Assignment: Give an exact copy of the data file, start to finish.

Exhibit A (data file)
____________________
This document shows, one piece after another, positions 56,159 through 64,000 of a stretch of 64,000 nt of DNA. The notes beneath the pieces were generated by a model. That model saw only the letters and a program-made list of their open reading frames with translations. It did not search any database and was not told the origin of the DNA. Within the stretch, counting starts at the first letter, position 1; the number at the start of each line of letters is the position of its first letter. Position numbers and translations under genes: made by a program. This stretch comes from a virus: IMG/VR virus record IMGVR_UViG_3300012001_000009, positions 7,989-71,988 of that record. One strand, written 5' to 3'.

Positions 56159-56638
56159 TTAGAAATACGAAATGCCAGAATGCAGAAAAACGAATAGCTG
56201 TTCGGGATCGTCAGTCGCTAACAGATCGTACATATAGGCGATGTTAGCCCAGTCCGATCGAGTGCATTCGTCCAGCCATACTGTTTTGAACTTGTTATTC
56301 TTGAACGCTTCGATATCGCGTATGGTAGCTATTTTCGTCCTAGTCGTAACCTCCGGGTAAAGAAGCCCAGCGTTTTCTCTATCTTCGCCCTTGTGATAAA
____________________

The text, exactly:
This document shows, one piece after another, positions 56,159 through 64,000 of a stretch of 64,000 nt of DNA. The notes beneath the pieces were generated by a model. That model saw only the letters and a program-made list of their open reading frames with translations. It did not search any database and was not told the origin of the DNA. Within the stretch, counting starts at the first letter, position 1; the number at the start of each line of letters is the position of its first letter. Position numbers and translations under genes: made by a program. This stretch comes from a virus: IMG/VR virus record IMGVR_UViG_3300012001_000009, positions 7,989-71,988 of that record. One strand, written 5' to 3'.

Positions 56159-56638
56159 TTAGAAATACGAAATGCCAGAATGCAGAAAAACGAATAGCTG
56201 TTCGGGATCGTCAGTCGCTAACAGATCGTACATATAGGCGATGTTAGCCCAGTCCGATCGAGTGCATTCGTCCAGCCATACTGTTTTGAACTTGTTATTC
56301 TTGAACGCTTCGATATCGCGTATGGTAGCTATTTTCGTCCTAGTCGTAACCTCCGGGTAAAGAAGCCCAGCGTTTTCTCTATCTTCGCCCTTGTGATAAA